Extreme Heat Mapping

Citizen Science Project to Collect Real-Time Extreme Heat Data This Summer in Worcester

Did you know that air temperatures in cities, particularly after sunset, can be as much as 22°F warmer than the air in neighboring, less developed regions? This is due to the so-called Heat Island effect, where dark impervious roof and pavement surfaces absorb and then slowly release the heat.

Worcester Polytechnic Institute, the EcoTarium museum of science and nature, and the City of Worcester are collaborating to gather data to map the hottest places in the city to better plan community resiliency related to heat waves, which is an increased threat due to climate change, especially for vulnerable communities.

On a hot summer day of 2019, with temperatures projected to approach or exceed 90F, Worcester citizen scientists drove around the city, with sensors attached to their cars, to collect the data that will later be analyzed by CAPA Strategies company, to create a heat vulnerability map. The specifics of the program can be found here: FAQ and the Flyer.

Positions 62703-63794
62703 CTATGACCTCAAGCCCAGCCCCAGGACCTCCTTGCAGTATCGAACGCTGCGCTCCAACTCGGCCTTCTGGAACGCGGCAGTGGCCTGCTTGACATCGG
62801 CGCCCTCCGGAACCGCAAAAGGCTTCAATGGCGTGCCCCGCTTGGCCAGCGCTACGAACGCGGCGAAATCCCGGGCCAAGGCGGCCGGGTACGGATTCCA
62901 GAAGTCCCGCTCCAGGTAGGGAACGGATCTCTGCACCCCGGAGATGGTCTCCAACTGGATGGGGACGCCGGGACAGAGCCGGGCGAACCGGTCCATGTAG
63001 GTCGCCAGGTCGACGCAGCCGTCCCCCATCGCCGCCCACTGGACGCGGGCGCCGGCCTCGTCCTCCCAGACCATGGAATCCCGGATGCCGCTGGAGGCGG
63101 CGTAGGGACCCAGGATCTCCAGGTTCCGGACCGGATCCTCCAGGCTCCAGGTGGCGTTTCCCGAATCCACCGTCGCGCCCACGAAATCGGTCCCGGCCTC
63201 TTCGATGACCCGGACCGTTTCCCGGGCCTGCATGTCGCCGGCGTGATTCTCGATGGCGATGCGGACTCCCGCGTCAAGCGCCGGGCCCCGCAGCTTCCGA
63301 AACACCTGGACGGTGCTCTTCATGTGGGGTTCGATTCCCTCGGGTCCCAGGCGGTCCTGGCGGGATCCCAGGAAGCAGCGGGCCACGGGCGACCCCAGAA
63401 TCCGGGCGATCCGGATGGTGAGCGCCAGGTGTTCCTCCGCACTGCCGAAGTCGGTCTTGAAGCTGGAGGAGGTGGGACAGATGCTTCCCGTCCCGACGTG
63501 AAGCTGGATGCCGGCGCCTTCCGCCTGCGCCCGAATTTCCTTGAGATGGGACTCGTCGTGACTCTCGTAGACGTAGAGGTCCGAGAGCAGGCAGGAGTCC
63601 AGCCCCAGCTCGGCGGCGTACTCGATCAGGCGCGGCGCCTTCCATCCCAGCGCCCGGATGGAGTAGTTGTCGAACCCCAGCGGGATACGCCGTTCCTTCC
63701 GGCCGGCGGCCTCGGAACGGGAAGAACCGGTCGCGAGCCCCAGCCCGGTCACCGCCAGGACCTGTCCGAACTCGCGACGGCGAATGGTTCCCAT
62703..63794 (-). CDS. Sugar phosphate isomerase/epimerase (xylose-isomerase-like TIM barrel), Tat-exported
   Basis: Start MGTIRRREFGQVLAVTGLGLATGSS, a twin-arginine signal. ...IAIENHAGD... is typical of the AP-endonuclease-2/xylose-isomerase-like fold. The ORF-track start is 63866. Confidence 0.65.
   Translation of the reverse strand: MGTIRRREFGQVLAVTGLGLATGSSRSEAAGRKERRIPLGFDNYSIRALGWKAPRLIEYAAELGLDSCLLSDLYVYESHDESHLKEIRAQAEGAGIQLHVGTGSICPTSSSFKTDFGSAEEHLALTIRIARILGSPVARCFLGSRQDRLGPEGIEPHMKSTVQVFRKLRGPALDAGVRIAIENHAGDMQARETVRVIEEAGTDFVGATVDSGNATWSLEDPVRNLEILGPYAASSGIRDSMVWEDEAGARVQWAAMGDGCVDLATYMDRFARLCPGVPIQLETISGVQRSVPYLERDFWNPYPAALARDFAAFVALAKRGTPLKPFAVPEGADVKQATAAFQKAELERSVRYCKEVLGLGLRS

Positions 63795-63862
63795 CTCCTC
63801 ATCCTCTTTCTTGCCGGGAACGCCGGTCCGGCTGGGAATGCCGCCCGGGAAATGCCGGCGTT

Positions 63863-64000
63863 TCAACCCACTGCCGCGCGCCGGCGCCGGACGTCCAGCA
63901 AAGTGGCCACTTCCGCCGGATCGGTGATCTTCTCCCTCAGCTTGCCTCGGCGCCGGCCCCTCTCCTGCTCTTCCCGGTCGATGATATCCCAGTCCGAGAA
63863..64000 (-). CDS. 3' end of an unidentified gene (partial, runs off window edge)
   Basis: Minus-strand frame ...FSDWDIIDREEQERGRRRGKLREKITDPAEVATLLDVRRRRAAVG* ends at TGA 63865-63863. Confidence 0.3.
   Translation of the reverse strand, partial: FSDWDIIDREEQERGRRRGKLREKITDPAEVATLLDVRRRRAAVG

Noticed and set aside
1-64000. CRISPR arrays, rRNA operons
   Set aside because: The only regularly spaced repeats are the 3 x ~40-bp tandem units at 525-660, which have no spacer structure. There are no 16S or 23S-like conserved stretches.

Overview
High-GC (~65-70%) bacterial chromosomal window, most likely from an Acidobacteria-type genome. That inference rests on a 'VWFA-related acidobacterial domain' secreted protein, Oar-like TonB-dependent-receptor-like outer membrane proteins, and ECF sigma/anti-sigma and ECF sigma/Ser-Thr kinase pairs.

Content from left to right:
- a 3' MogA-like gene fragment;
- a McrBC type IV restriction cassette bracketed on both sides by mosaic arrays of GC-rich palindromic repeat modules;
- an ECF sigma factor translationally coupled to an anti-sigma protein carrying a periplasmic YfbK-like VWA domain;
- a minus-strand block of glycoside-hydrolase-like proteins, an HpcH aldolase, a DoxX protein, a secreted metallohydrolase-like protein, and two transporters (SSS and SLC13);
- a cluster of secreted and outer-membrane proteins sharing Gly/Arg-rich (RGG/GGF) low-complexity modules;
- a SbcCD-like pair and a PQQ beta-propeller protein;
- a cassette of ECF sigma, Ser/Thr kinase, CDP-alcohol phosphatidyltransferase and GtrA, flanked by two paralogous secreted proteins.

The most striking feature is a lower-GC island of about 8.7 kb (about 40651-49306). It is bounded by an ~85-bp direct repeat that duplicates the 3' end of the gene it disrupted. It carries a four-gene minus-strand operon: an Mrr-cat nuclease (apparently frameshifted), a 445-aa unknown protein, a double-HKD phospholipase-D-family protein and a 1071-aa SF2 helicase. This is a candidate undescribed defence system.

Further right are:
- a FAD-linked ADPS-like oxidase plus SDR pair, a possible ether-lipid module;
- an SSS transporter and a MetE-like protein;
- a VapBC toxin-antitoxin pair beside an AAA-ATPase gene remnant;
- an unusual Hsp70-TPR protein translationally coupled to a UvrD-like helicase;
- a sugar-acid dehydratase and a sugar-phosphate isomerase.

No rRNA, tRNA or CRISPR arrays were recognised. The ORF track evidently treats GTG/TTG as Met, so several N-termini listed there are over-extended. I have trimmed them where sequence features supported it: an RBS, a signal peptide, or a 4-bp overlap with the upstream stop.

Questions? To learn more about the methodology and process, check out CAPA HEAT WATCH. For all other questions, please contact Stephen McCauley, Co-Director of The Global Lab and Melbourne Project Center, Assistant Teaching Professor, Interdisciplinary and Global Studies at WPI (mccauley AT wpi.edu) and Seth Tuler, Associate Professor, Interdisciplinary and Global Studies Division at WPI (stuler AT wpi.edu).

The data collection day took place on Tuesday August 20th, 2019. 

See the August 22, 2019 article "Hot, hotter, hottest: Citizen scientists help create heat map of Worcester" article by Telegram and Gazette for more information.

This webpage will be updated with new information as it becomes available.